Tools of The Trade: 5 Tools Every CNA Must Have

CNAs today work with the shiniest, biggest and latest technology to help them provide direct care to patients. However, modern technology cannot replace the simple tools that medical staff has been using for decades. Depending on your place of work and specialty, you’ll be able to perform most of your duties using standard tools that fit in your pockets.

Here’s a glance at the best nursing tools, which are a must for every nurse aide, whether you’re new or experienced.


A stethoscope is the most recognized symbol of medical care workers, especially for doctors and nurses, and sometimes for CNAs. You’ll use your stethoscope to check patients’ vital signs. During CNA training, your instructors will show you how to use the tool to determine blood pressure the manual way. On the job, there might be other tools to check vital signs. However, it’s always a plus to check your patients’ health with the simplest of tools.

Having the right stethoscope is just as critical as having one at all. Any equipment used in the medical field must be accurate and should not be faulty in any way. A small error in its performance can lead to misdiagnosis and mistreatment. A good stethoscope should have high quality acoustics to amplify sound and cancel outside noise. The tubing should be thick and sturdy to support the transmission of sound to the ears. Apart from accuracy, you need to consider comfort for both you and the patient. Choose a stethoscope that comes with different sizes of ear tips – three or more is best – and some feel comfortable when applied to the patient’s body.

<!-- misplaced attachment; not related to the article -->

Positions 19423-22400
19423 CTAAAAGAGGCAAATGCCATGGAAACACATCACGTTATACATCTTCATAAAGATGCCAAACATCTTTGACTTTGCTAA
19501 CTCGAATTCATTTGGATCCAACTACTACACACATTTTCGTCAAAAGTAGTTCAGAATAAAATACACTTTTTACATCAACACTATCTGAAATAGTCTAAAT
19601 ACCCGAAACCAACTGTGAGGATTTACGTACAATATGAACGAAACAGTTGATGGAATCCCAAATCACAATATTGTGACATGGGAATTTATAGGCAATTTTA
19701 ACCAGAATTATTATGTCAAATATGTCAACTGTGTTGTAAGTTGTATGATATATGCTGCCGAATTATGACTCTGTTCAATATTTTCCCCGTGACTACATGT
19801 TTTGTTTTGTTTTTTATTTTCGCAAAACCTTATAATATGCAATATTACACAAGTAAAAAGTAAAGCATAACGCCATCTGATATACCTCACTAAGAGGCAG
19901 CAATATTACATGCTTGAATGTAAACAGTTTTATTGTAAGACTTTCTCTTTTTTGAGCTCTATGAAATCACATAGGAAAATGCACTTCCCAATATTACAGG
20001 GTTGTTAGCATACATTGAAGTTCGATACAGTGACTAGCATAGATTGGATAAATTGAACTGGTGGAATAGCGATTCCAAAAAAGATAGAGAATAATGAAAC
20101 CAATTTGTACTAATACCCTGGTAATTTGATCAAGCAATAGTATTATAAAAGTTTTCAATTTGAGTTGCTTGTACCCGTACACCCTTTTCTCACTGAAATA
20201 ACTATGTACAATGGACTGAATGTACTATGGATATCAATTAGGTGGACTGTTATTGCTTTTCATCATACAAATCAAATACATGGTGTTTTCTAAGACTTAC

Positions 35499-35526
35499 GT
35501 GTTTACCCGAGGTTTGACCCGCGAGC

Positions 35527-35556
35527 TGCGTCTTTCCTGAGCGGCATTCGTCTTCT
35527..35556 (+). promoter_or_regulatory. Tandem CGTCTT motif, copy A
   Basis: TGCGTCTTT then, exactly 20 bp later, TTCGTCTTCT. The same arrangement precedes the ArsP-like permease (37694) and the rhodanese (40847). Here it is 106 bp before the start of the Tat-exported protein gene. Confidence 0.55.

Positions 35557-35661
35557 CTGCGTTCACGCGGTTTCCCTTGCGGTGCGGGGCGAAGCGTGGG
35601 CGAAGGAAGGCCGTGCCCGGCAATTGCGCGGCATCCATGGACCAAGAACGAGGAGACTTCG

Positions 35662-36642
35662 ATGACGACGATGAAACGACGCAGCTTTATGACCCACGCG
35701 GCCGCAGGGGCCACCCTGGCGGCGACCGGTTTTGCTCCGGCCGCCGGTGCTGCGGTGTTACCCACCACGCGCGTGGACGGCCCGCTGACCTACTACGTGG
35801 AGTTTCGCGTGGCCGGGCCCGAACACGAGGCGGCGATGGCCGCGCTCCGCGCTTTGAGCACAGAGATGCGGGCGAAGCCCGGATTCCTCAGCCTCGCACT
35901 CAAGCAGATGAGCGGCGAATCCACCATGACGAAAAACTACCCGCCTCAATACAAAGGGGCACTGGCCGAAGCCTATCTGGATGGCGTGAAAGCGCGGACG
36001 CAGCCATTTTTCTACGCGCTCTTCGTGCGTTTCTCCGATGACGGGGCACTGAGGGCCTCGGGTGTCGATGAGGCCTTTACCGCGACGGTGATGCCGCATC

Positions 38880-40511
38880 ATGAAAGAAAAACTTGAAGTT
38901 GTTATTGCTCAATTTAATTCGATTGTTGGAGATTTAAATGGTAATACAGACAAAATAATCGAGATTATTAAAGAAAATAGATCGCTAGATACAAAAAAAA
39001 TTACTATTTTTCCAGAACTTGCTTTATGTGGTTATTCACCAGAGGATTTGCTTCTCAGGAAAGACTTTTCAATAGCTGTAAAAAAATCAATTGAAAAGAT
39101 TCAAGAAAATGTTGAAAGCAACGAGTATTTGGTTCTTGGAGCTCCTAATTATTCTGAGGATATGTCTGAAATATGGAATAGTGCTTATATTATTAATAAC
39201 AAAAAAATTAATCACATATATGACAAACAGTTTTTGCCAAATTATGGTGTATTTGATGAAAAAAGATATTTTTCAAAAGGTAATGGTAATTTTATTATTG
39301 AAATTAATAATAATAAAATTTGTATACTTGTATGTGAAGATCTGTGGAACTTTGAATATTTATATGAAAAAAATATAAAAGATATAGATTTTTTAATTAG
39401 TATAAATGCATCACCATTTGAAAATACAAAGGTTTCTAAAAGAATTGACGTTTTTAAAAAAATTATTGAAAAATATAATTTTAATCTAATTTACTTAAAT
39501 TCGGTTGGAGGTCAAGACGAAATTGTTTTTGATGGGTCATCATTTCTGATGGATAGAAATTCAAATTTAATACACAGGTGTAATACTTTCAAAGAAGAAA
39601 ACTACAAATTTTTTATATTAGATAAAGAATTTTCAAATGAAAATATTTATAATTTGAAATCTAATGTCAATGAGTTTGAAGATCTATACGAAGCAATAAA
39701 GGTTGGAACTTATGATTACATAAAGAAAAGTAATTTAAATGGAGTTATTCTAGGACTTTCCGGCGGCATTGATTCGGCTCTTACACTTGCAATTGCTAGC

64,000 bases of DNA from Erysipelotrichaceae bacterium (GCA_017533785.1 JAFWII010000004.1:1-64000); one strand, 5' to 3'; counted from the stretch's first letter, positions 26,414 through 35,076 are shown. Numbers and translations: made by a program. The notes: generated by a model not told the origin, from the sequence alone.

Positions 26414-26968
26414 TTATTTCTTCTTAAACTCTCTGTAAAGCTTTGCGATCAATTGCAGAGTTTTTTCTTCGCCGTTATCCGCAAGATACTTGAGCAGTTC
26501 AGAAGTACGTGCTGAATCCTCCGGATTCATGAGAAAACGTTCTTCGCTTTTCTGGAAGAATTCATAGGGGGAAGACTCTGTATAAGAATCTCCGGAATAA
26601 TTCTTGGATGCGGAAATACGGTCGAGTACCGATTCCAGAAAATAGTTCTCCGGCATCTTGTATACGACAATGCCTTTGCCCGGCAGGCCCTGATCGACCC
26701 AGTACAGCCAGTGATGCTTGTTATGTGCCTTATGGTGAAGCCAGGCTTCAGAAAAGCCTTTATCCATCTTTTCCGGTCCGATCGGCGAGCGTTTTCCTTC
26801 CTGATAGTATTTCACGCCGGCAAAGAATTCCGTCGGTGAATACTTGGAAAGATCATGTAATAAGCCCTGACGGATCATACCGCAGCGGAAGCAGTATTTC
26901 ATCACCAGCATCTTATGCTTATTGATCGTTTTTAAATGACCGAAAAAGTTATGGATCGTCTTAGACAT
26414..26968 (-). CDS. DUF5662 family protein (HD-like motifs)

Your budget may be limited as a nurse aide, so your aim should be to locate a stethoscope that offers the best features with a reasonable price tag. Durability is also essential. It’s always better to purchase once rather than several over a period of years. Stainless steel or titanium are durable materials that you want on the metallic components. Finally, you’ll want to have a stethoscope that is easy to clean – to reduce the possibility of transmitting infections. A stethoscope that can easily be assembled and disassembled are easiest to clean.


Scrubs are comfortable, but, what’s more important is that they’re durable. They’re available in a wide range of colors, textures, and style. You’ll want to consider ease of movement, lifting, bending, reaching. Scrubs with sizeable pockets to hold all your gear is always a plus. The fabric should be breathable and easy to clean. Today there are so many features available to meet the needs of healthcare workers. However, keep in mind that the facility where you work might have specific guidelines for the color and style of the scrubs you wear.

You might not think of shoes as being an important tool for the nurse aides, however, these are the most essential item that will make or break your day. You’ll most likely work long shifts (8 to 12 hours) and spend much of it standing and walking. The wrong shoes will result in back pain and foot pain if you work long shifts. It therefore is of utmost importance that you have a comfortable pair of shoes – preferably lightweight and breathable. Closed-toe shoes will protect your feet from falling equipment and sharp tools that are common to the health care environment. Other features you’ll want to look for include skid-resistant, liquid repellent, and cushion support for the soles of your feet. A pair of cotton socks will help to keep your feet dry throughout the day. A good pair of shoes is an upfront investment that will make a huge difference in your career as a nurse aide.

Personal protective equipment